I sanded my cowl ring slightly to fit snuggly inside of the cowl. I placed the cowl's trailing edge down on a flat work surface, & pressed the ring lightly to ensure it lined up perfectly with the edge of the cowl. In the next picture, you see me with the assembly flipped over, tack-gluing the ring to the cowl from the bottom. I applied the thin CA very slowly & carefully, just inside of the edge -- ensuring CA did not run over the edge to the outside of the cowl. Then the inside was glued.

Old 12-01-2019, 10:41 PM
  #290  
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The fuse was set upside-down in a cradle. The wing was set onto the wing saddle and centered. One of us held the wing tightly in-place as another drilled two 5/16" holes through the firewall and into the leading edge of the wing. The holes were spaced 1" apart, each a half an inch from the centerline; and will accommodate leading edge wing dowels.


Eric holds Tim's wing in-place while Tim drills.



I hold the front part of the wing and drill my wing dowel holes, while Tim holds the rear of the wing secure.
Old 12-02-2019, 05:33 AM
  #291  
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Do you use anything besides water to make it soft and bendable?
Old 12-02-2019, 06:47 PM
  #292  
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Back 20+ years ago, a 50/50 solution of water and vinegar seemed to be regularly recommended in some of the build articles in popular magazines I was reading at the time (such as Radio Controlled Modeler and Model Aviation). I tried it, and it worked fine.

Once I was feeling lazy and didn't want to have to run into the house to get vinegar; so I used water only. I did not notice any significant difference; so really do not know what benefit the vinegar is supposed to add -- especially beings the authors of the articles I read recommending it, never offered specifics.
Old 12-02-2019, 08:10 PM
  #293  
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I have used Isopropyl alcohol or rubbing alcohol it just drys a little faster.
Old 12-02-2019, 08:25 PM
  #294  
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I have heard the alcohol wouldn't raise the grain as bad.
Old 12-02-2019, 08:50 PM
  #295  
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That too..Its actually better if the grain is raised before you sand it. Makes it come out smoother later or at least it does on my normal wood working projects..
Old 12-07-2019, 11:00 PM
  #296  
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5/16" diameter dowels were epoxied into the leading edge of the wing; and, then we broke for lunch. After lunch, the epoxy had cured well enough for us to finish installing the wing.

The wing was put in-place, with the front wing dowels inserted into the firewall. We took turns, with one of us holding the wing securely, while the other carefully measured from the end of the fuse to the inside corner of the aileron, nearest the wingtip -- re-adjusting and re-measuring as necessary, until the measurements were identical. Thus, ensuring the wing was square to the centerline of the fuse. Then, we drilled 3/16" holes through the rear center of the wing, and into the wing mount blocks. We did mine first, but no one took pictures. Eric was next, so I took pictures while Tim held his wing. I held Tim's wing; so again, no pics -- sorry.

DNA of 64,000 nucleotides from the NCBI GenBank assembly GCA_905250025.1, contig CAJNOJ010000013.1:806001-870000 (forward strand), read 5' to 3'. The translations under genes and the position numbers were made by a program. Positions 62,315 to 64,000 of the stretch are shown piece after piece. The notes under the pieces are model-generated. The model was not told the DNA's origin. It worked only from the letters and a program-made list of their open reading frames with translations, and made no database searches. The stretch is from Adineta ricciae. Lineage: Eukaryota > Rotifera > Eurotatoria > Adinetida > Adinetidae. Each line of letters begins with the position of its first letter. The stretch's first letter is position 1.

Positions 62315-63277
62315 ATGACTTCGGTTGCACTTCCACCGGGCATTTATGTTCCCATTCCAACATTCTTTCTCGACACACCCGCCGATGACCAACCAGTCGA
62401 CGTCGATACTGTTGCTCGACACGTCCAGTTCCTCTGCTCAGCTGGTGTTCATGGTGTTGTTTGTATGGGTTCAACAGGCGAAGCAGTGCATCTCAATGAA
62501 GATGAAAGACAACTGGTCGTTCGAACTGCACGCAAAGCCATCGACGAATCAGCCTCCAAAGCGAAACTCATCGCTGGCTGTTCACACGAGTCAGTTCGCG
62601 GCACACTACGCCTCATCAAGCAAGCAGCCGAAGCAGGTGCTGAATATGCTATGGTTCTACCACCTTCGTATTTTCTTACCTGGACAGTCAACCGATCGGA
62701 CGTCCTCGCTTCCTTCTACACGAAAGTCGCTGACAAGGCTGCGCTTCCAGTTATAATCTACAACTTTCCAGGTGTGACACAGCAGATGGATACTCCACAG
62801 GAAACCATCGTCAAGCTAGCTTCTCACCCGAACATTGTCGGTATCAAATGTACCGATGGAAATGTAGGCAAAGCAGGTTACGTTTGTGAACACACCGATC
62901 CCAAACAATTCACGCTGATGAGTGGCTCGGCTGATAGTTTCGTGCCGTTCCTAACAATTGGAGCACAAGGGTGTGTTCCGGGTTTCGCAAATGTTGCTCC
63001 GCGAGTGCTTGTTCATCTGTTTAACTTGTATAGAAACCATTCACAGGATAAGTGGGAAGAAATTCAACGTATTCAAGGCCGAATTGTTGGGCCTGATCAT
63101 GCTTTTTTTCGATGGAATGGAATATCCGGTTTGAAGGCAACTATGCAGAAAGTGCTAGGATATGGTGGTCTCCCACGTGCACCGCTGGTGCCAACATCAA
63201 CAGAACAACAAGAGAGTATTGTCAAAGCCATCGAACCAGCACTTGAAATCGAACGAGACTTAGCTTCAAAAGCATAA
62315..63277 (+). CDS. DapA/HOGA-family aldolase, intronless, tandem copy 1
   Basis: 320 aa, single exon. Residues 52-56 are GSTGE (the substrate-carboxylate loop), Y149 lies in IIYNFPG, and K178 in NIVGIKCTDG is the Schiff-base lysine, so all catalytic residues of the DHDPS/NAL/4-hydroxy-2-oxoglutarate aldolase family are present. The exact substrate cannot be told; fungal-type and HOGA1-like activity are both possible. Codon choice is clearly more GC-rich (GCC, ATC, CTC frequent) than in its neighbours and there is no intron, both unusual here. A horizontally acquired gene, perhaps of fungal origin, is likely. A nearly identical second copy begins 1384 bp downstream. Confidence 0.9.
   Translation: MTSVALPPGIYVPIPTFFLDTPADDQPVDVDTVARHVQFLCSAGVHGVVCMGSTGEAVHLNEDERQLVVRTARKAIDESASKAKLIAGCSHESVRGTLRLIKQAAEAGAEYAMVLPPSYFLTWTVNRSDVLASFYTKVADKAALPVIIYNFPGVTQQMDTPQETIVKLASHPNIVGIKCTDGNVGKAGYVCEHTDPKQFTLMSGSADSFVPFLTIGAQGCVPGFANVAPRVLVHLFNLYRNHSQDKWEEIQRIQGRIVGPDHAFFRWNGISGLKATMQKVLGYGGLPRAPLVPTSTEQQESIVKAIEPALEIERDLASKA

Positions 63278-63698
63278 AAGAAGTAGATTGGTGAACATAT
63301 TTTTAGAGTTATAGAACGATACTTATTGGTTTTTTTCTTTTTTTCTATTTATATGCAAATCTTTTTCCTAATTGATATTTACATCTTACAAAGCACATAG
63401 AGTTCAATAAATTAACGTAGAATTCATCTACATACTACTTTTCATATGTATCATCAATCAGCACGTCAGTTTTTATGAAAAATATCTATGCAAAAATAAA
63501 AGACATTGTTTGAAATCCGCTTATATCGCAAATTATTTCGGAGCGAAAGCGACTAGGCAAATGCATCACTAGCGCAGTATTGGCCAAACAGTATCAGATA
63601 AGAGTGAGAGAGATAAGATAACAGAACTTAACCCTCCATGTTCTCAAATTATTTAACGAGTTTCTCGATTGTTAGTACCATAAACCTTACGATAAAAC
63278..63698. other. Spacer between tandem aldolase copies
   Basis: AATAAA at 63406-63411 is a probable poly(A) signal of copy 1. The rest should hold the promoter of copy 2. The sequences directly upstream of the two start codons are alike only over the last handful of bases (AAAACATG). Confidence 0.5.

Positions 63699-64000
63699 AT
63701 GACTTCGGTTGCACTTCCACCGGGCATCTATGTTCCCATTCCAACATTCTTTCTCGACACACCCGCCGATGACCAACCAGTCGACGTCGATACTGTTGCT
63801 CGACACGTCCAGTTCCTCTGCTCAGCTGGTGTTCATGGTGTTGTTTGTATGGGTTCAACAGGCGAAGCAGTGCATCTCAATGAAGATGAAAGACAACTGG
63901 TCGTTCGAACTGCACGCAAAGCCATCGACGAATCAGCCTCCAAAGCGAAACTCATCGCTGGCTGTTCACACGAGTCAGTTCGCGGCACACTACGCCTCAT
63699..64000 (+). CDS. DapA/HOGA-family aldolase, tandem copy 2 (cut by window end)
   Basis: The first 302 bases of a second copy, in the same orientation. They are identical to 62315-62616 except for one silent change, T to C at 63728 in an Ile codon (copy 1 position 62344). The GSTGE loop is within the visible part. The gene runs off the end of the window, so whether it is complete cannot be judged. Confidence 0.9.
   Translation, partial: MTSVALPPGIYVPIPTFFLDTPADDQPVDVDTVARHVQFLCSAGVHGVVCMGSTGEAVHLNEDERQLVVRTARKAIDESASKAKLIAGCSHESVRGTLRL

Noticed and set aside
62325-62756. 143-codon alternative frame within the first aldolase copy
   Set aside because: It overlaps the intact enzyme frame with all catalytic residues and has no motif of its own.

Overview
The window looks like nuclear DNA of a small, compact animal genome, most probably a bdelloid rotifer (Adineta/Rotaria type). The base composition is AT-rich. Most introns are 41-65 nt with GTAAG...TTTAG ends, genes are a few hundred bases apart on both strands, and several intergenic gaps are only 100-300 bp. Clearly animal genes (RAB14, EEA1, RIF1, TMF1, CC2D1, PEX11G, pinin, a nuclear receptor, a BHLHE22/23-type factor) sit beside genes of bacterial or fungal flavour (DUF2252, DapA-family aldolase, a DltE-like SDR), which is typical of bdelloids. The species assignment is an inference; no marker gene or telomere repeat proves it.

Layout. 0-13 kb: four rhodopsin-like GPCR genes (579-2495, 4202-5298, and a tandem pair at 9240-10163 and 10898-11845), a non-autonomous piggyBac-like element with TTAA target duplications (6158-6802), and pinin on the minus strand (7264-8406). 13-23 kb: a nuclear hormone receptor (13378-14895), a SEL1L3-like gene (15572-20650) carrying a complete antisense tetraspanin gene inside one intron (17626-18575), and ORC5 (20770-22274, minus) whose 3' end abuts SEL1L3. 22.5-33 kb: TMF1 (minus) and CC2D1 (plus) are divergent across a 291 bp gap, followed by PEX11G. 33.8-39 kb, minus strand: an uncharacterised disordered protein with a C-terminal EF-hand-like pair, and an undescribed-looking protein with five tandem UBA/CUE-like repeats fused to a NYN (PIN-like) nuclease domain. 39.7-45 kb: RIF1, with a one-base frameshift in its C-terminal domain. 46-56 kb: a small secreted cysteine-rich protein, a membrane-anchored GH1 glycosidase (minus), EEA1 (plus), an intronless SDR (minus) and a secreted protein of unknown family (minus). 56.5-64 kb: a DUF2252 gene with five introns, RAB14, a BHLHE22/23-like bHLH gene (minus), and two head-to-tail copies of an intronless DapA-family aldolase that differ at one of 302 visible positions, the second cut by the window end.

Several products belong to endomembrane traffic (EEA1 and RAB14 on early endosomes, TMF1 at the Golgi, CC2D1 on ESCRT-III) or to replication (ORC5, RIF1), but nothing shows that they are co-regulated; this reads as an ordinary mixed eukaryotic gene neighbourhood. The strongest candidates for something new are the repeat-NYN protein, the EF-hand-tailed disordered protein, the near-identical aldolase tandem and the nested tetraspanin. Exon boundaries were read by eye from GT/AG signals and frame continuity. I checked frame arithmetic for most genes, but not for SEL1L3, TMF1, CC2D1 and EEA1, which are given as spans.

We advised Eric that he should hold the drill perpendicular to the angle of the airfoil, to ensure that the heads of the wing retaining bolts would be flush with the wing's surface, once installed. But this being his first time, he unfortunately started his hole slightly too forward, and exaggerated the forward angle necessary; so, did not get sufficient "bite" into the plywood wing mounting block. He was completely successful with his next two holes, but will now need to fill and sand the original hole (forward, right).
Old 12-07-2019, 11:09 PM
  #297  
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The 3/16" bit was exchanged for a 1/4" bit, and holes that would clear the threads of the nylon 1/4-20 bolts were drilled. Pictured below, Tim enlarges his holes (probably drilling into my work surface! ). Then, Eric does the same -- thankfully, no threat to my workbench.





Old 12-07-2019, 11:22 PM
  #298  
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Next, Tim and Eric use a 1/4-20 tap bit to tap threads for the wing retaining bolts into the plywood wing mount blocks. Then, harden the threads with thin CA. (For the record, I do too; but apparently these guys don't seem to care enough about what I do, to take a picture of me. I mean, the camera is laying "right there," guys -- come on. )

The wing is then mounted to the fuselage.









Tim installs the 1/4-20 nylon wing-retaining bolts.

Last edited by Iron Dog; 12-07-2019 at 11:48 PM.
Old 12-07-2019, 11:40 PM
  #299  
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Pictured is my wing, mounted. It fit the wing saddle of my fuselage, beautifully!

Tim wanted to try using fiberglass arrow shafts as wing dowels. It might be a good solution to the problem of wood dowels often compressing and otherwise succumbing to the effects of vibration; or in some cases, the holes enlarging. BUT, only if we insert and glue another smaller diameter wood dowel inside the arrow shaft. I am concerned that if we don't reinforce it, the brittle arrow shaft will crack sooner or later, and eventually fail.



Last edited by Iron Dog; 12-08-2019 at 12:22 AM.
Old 12-08-2019, 05:28 PM
  #300  
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Good idea! I have used solid carbon fiber dowels in the past..